“Whether cities were primary targets was not the issue … the simple fact was that there was no set understanding of when an attack would come, and where it would occur … such ambiguity bolstered calls for the spatial independence of new communities from urban centres”
In this quote, Farish ties together the 1950s boom in suburbanization with the uncertainty of nuclear attacks. Because the United States picked the Japanese urban center of Hiroshima as a target, many suspected that the Soviets would do the same in the United States. Thus, large American cities became associated with fear and dread. While moving to the distant suburbs couldn’t guarantee safety from nuclear attacks, it did provide a supposedly idealized place of living disconnected from the mindset of the city.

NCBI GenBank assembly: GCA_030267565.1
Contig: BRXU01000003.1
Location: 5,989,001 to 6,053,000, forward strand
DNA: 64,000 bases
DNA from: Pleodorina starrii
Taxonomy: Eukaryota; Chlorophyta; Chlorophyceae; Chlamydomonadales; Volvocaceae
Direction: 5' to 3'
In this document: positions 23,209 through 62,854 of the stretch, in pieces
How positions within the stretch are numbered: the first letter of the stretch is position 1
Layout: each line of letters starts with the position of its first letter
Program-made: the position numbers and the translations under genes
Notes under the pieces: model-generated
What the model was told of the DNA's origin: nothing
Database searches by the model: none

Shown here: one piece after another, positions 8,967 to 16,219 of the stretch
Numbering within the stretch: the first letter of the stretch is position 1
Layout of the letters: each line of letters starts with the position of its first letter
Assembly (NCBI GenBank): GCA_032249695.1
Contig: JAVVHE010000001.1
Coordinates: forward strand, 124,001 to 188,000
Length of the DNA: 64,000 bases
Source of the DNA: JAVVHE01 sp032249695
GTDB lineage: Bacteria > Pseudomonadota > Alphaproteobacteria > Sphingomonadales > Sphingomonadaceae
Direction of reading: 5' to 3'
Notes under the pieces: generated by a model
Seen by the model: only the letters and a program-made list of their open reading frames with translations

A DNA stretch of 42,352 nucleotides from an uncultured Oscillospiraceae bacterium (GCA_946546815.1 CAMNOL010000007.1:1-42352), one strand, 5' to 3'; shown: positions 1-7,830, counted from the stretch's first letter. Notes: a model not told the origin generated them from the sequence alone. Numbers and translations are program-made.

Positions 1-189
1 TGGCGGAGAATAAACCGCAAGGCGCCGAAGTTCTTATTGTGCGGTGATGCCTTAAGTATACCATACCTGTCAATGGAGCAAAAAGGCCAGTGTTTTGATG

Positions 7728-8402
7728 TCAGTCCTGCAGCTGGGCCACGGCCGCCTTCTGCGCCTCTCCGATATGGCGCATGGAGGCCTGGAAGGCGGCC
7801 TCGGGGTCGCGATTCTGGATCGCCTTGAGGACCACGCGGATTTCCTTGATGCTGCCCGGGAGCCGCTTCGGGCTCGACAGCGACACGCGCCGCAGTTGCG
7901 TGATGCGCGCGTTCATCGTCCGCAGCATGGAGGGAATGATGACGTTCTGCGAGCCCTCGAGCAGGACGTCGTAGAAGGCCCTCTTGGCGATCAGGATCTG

The 2001 attacks on the Twin Towers arguably had a more amplified effect on American fears, as they occurred directly on domestic soil. However, rather than emphasizing attacks from outside, these attacks highlighted terrorist threats from within. The image of terrorists indiscriminately killing civilians raised the fear that anyone—not just the military—could be a target. This led to a persistent distress that materialized in several ways, notably though increased security measures in public places. Americans again turned to technology to provide relief, visible in x-ray machines and full-body scanners at airports. It is interesting to note that, while these devices are designed to protect against threats, they also serve as a reminder that such threats exist.